The President Of Liberia Reduces Pay By 40%

The President Of Liberia Reduces Pay By 40%

President Joseph Boakai of Liberia has declared a 40% cut in his yearly pay, which will now only be $8,000 instead of $13,400. This action is a reaction to growing public criticism of government pay and general unhappiness with Liberia’s rising cost of living.

According to President Boakai’s office, he hopes that this move will demonstrate “solidarity” with the Liberian people and provide an example for “responsible governance”. George Weah, his predecessor, also took a similar measure, cutting his compensation by 25%.

Diverse responses have been given to the wage reduction. While some applaud the decision, others doubt its importance given that the president continues to receive advantages including a daily stipend and health insurance.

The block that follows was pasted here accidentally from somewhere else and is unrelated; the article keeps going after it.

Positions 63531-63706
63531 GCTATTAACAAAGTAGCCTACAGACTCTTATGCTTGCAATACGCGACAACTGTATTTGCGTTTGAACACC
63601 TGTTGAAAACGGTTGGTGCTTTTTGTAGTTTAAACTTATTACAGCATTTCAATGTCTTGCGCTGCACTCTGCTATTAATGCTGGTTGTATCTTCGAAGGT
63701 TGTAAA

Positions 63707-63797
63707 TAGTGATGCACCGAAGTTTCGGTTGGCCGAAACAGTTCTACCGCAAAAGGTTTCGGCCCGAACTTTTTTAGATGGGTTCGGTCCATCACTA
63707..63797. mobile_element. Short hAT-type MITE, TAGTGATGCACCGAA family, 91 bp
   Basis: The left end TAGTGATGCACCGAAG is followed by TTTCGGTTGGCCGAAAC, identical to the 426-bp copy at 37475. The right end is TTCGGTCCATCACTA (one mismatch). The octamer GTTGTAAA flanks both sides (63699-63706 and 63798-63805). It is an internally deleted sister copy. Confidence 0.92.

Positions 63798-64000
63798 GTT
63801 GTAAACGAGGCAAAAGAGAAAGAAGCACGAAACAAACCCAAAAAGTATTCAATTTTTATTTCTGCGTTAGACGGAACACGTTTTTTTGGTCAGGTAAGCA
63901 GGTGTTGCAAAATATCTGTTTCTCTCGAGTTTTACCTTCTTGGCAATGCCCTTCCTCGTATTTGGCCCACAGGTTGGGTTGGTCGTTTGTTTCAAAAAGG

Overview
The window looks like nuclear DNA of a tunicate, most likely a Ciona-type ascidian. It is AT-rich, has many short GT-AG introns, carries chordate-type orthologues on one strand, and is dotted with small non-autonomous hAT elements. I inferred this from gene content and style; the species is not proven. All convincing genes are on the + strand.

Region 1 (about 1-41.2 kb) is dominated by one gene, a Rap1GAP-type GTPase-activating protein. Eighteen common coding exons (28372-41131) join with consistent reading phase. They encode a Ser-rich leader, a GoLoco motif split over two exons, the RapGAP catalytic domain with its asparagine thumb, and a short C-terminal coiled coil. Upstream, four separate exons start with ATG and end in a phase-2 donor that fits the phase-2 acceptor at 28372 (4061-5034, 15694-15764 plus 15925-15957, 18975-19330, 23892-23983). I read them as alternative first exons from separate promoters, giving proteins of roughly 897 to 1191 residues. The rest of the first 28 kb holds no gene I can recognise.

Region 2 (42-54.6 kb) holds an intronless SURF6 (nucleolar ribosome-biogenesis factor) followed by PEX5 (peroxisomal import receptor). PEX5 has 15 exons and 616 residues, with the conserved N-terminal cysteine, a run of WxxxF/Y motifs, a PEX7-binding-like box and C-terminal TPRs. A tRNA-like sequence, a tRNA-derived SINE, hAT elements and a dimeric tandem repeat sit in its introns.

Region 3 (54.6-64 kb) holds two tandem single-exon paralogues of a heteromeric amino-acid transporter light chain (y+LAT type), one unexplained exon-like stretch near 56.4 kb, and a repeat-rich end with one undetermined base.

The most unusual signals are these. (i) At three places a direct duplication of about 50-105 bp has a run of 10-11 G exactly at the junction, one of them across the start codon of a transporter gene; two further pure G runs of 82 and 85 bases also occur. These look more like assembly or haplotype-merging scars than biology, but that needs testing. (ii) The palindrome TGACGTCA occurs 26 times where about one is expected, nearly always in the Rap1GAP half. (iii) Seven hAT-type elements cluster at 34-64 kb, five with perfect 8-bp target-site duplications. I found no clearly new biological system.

According to Anderson D. Miamen of the Liberian Center for Transparency and Accountability, the wage reduction is “welcoming.” He expects that the public will be able to see where the deductions go and how they are being used to improve the lives of individuals.

The ruling was deemed “commendable” by W. Lawrence Yealue II, a champion for government transparency, who also stressed that leadership ought to begin at the top. In the upcoming budget, he also hopes that President Boakai’s advantages would be examined.

Additionally, President Boakai has pledged to strengthen Liberia’s Civil Service Agency in order to guarantee equitable pay for public employees. This promise comes after MPs protested by riding their tricycles, or “keh-keh” as they are known locally, to parliament instead of driving their official cars, which many Liberians use for transportation.

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